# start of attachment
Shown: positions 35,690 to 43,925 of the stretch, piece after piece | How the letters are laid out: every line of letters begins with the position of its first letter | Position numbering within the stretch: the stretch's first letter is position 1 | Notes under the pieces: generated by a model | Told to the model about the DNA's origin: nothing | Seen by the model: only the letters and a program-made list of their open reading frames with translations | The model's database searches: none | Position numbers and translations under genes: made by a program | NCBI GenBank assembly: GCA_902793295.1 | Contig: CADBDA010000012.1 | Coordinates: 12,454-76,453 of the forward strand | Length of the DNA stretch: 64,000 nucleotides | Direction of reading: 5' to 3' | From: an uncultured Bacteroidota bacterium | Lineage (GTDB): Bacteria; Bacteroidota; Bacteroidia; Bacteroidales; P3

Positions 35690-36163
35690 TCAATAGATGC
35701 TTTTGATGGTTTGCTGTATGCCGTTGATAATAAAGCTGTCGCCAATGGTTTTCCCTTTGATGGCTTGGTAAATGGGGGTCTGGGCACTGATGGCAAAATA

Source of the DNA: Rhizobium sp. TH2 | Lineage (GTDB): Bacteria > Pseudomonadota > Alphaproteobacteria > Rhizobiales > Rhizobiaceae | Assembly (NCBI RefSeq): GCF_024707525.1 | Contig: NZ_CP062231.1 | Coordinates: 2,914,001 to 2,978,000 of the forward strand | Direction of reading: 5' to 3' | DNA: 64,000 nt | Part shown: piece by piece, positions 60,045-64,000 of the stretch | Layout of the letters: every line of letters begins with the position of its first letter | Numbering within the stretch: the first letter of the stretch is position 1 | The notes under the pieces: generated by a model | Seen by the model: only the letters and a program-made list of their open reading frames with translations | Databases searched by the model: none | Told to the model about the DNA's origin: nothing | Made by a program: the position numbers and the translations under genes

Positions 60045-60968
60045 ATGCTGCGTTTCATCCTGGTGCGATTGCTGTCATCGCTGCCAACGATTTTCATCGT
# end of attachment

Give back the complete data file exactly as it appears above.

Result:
Shown: positions 35,690 to 43,925 of the stretch, piece after piece | How the letters are laid out: every line of letters begins with the position of its first letter | Position numbering within the stretch: the stretch's first letter is position 1 | Notes under the pieces: generated by a model | Told to the model about the DNA's origin: nothing | Seen by the model: only the letters and a program-made list of their open reading frames with translations | The model's database searches: none | Position numbers and translations under genes: made by a program | NCBI GenBank assembly: GCA_902793295.1 | Contig: CADBDA010000012.1 | Coordinates: 12,454-76,453 of the forward strand | Length of the DNA stretch: 64,000 nucleotides | Direction of reading: 5' to 3' | From: an uncultured Bacteroidota bacterium | Lineage (GTDB): Bacteria; Bacteroidota; Bacteroidia; Bacteroidales; P3

Positions 35690-36163
35690 TCAATAGATGC
35701 TTTTGATGGTTTGCTGTATGCCGTTGATAATAAAGCTGTCGCCAATGGTTTTCCCTTTGATGGCTTGGTAAATGGGGGTCTGGGCACTGATGGCAAAATA

Source of the DNA: Rhizobium sp. TH2 | Lineage (GTDB): Bacteria > Pseudomonadota > Alphaproteobacteria > Rhizobiales > Rhizobiaceae | Assembly (NCBI RefSeq): GCF_024707525.1 | Contig: NZ_CP062231.1 | Coordinates: 2,914,001 to 2,978,000 of the forward strand | Direction of reading: 5' to 3' | DNA: 64,000 nt | Part shown: piece by piece, positions 60,045-64,000 of the stretch | Layout of the letters: every line of letters begins with the position of its first letter | Numbering within the stretch: the first letter of the stretch is position 1 | The notes under the pieces: generated by a model | Seen by the model: only the letters and a program-made list of their open reading frames with translations | Databases searched by the model: none | Told to the model about the DNA's origin: nothing | Made by a program: the position numbers and the translations under genes

Positions 60045-60968
60045 ATGCTGCGTTTCATCCTGGTGCGATTGCTGTCATCGCTGCCAACGATTTTCATCGT